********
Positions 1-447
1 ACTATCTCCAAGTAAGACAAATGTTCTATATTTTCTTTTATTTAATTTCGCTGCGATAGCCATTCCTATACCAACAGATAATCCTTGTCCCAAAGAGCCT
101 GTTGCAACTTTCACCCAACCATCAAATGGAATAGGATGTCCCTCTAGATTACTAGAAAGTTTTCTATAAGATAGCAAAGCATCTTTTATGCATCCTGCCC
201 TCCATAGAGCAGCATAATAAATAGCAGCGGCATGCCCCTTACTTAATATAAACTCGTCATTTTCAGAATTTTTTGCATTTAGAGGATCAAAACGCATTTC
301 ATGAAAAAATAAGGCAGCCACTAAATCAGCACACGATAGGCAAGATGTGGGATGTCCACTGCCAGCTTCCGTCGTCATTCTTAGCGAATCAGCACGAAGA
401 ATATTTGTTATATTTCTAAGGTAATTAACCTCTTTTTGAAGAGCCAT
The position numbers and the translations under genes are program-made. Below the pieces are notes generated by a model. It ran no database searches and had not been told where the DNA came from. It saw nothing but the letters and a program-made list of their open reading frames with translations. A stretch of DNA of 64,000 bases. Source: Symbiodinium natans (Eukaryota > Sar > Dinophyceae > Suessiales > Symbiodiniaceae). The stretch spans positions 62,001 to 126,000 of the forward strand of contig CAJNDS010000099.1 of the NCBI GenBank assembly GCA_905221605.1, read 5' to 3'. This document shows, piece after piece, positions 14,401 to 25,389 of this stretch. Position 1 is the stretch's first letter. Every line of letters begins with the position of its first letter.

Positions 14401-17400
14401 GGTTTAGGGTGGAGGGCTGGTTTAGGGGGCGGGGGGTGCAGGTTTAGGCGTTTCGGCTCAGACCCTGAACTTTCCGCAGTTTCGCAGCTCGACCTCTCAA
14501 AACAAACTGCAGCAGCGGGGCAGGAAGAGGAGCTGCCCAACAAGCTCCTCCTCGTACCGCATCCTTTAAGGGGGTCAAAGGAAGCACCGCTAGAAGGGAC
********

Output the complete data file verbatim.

Positions 1-447
1 ACTATCTCCAAGTAAGACAAATGTTCTATATTTTCTTTTATTTAATTTCGCTGCGATAGCCATTCCTATACCAACAGATAATCCTTGTCCCAAAGAGCCT
101 GTTGCAACTTTCACCCAACCATCAAATGGAATAGGATGTCCCTCTAGATTACTAGAAAGTTTTCTATAAGATAGCAAAGCATCTTTTATGCATCCTGCCC
201 TCCATAGAGCAGCATAATAAATAGCAGCGGCATGCCCCTTACTTAATATAAACTCGTCATTTTCAGAATTTTTTGCATTTAGAGGATCAAAACGCATTTC
301 ATGAAAAAATAAGGCAGCCACTAAATCAGCACACGATAGGCAAGATGTGGGATGTCCACTGCCAGCTTCCGTCGTCATTCTTAGCGAATCAGCACGAAGA
401 ATATTTGTTATATTTCTAAGGTAATTAACCTCTTTTTGAAGAGCCAT
The position numbers and the translations under genes are program-made. Below the pieces are notes generated by a model. It ran no database searches and had not been told where the DNA came from. It saw nothing but the letters and a program-made list of their open reading frames with translations. A stretch of DNA of 64,000 bases. Source: Symbiodinium natans (Eukaryota > Sar > Dinophyceae > Suessiales > Symbiodiniaceae). The stretch spans positions 62,001 to 126,000 of the forward strand of contig CAJNDS010000099.1 of the NCBI GenBank assembly GCA_905221605.1, read 5' to 3'. This document shows, piece after piece, positions 14,401 to 25,389 of this stretch. Position 1 is the stretch's first letter. Every line of letters begins with the position of its first letter.

Positions 14401-17400
14401 GGTTTAGGGTGGAGGGCTGGTTTAGGGGGCGGGGGGTGCAGGTTTAGGCGTTTCGGCTCAGACCCTGAACTTTCCGCAGTTTCGCAGCTCGACCTCTCAA
14501 AACAAACTGCAGCAGCGGGGCAGGAAGAGGAGCTGCCCAACAAGCTCCTCCTCGTACCGCATCCTTTAAGGGGGTCAAAGGAAGCACCGCTAGAAGGGAC